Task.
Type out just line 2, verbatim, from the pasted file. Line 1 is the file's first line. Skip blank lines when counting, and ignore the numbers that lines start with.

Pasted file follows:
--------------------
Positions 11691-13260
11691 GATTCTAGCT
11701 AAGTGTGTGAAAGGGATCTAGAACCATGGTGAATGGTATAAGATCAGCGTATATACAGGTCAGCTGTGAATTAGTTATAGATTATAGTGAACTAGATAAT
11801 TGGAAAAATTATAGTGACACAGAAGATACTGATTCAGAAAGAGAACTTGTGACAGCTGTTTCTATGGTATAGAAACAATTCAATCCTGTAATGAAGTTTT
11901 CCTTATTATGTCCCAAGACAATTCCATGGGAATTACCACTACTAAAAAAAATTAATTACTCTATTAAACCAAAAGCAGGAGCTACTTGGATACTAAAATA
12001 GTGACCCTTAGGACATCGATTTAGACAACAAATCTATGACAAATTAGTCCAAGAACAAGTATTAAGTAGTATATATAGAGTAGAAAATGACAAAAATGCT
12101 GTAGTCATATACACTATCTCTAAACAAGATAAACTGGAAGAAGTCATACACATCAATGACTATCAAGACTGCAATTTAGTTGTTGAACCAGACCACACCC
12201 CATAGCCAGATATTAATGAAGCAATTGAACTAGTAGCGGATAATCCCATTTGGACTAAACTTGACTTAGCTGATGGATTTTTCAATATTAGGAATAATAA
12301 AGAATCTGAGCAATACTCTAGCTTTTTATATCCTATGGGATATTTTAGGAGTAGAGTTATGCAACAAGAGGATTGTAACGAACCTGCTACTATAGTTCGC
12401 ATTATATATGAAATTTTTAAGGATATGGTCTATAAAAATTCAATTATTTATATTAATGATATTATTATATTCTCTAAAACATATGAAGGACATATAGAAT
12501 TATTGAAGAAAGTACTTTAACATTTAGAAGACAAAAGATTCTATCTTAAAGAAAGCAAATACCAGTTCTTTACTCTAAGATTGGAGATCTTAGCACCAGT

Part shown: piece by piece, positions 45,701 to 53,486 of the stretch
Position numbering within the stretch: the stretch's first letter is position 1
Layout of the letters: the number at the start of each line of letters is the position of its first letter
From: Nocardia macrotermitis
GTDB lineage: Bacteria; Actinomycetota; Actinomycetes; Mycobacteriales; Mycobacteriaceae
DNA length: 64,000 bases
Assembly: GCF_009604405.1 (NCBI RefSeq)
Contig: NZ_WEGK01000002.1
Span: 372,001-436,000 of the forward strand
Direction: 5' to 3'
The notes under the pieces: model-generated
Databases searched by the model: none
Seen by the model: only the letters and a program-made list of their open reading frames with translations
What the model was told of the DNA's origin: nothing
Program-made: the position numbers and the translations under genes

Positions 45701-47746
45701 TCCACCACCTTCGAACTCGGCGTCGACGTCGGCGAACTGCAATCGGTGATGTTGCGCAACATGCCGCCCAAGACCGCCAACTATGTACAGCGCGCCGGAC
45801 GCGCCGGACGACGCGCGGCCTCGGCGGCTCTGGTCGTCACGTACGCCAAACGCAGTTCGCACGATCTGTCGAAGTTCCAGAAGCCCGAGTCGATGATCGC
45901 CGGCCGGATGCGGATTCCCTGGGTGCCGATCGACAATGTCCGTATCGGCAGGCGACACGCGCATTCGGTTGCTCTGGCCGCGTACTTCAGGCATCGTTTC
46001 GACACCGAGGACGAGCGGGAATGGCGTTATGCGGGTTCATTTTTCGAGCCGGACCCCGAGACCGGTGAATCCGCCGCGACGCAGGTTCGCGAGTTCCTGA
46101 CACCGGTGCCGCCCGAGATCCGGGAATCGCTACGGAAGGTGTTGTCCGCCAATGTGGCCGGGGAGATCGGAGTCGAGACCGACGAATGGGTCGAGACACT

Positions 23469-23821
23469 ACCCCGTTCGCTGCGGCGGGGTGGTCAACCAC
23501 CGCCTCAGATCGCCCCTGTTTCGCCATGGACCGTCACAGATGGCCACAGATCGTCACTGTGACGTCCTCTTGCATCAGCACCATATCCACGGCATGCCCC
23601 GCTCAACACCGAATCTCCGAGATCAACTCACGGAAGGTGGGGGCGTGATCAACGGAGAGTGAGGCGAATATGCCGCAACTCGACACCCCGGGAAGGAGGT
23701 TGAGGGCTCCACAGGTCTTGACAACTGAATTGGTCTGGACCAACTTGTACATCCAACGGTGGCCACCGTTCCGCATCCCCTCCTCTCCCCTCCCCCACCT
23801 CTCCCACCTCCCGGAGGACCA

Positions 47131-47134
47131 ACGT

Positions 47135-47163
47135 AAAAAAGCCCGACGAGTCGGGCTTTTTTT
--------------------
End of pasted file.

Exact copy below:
11691 GATTCTAGCT